Butte is the county seat of Silver Bow County, Montana, United States. In 1977, the city and county governments consolidated to form the sole entity of Butte-Silver Bow. The city covers 718 square miles (1,860 km2), and, according to the 2010 census, has a population of 33,503, making it Montana's fifth largest city. It is served by Bert Mooney Airport with airport code BTM.
Established in 1864 as a mining camp in the northern Rocky Mountains on the Continental Divide, Butte experienced rapid development in the late-nineteenth century, and was Montana's first major industrial city. In its heyday between the late-nineteenth and early-twentieth centuries, it was one of the largest copper boomtowns in the American West. Employment opportunities in the mines attracted surges of Asian and European immigrants, particularly the Irish; as of 2017, Butte has the largest population of Irish Americans per capita of any city in the United States.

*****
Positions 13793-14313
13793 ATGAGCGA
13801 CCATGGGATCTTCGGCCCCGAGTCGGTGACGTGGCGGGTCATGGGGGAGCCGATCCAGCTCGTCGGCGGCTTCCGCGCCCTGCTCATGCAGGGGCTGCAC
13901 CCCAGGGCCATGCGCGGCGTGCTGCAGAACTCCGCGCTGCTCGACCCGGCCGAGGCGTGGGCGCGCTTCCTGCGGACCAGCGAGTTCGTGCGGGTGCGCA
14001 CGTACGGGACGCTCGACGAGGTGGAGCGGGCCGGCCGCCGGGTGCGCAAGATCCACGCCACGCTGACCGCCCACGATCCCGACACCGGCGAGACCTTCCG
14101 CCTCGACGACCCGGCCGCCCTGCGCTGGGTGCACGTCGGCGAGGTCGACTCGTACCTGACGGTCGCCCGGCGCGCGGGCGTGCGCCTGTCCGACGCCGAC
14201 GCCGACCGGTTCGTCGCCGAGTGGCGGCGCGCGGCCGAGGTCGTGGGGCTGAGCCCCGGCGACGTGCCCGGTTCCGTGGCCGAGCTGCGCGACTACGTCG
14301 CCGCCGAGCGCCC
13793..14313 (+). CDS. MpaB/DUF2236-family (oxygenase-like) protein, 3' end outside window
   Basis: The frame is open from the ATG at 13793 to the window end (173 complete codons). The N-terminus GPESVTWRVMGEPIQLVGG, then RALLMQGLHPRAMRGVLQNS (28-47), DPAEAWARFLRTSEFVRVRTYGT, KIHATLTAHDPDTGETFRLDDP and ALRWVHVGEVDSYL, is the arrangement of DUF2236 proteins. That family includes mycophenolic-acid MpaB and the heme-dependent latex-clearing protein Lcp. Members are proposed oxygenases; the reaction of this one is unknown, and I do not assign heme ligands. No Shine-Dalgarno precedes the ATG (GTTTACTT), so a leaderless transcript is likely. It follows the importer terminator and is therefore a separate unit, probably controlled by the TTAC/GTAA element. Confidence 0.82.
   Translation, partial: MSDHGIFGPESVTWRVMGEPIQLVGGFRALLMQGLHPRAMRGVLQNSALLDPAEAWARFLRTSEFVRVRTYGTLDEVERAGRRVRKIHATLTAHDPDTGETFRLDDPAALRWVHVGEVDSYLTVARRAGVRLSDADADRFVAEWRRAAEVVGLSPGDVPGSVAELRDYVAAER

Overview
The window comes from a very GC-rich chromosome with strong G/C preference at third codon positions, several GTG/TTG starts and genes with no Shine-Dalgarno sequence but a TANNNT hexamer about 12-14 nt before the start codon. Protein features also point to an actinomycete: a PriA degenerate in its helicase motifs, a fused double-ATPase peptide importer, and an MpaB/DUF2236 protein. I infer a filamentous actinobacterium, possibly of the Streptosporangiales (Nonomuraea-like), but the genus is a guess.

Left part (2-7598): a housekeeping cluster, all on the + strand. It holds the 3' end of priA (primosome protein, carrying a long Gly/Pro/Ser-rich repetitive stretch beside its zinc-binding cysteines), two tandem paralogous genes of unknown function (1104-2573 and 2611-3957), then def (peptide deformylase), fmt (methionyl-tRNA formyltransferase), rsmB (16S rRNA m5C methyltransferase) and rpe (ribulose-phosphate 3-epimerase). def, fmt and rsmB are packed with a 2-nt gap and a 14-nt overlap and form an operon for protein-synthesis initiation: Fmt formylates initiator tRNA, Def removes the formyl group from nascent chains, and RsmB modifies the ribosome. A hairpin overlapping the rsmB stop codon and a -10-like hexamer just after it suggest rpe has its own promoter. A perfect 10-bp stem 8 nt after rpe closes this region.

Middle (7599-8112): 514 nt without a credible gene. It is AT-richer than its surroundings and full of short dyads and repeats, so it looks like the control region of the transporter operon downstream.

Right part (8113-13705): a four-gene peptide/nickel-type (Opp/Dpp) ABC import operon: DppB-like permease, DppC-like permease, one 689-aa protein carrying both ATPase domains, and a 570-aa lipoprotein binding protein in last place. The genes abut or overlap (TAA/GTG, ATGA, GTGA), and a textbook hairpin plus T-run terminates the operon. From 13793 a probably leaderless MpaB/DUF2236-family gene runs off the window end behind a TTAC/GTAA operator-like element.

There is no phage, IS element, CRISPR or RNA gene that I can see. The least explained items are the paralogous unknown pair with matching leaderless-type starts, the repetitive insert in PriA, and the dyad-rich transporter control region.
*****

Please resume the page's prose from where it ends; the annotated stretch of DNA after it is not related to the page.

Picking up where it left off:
Butte was also the site of various historical events involving its mining industry and active labor unions and Socialist politics, the most famous of which was the labor riot of 1914. Despite the dominance of the Anaconda Copper Mining Company, Butte was never a company town. Other major events in the city's history include the 1917 Speculator Mine disaster, the largest hard rock mining disaster in world history.
Over the course of its history, Butte's mining and smelting operations generated in excess of $48 billion worth of ore, but also resulted in numerous environmental implications for the city: The upper Clark Fork River, with headwaters at Butte, is the largest Superfund site in the United States, and the city is also home to the Berkeley Pit. In the late-twentieth century, cleanup efforts from the EPA were instated, and the Butte Citizens Technical Environmental Committee was established in 1984.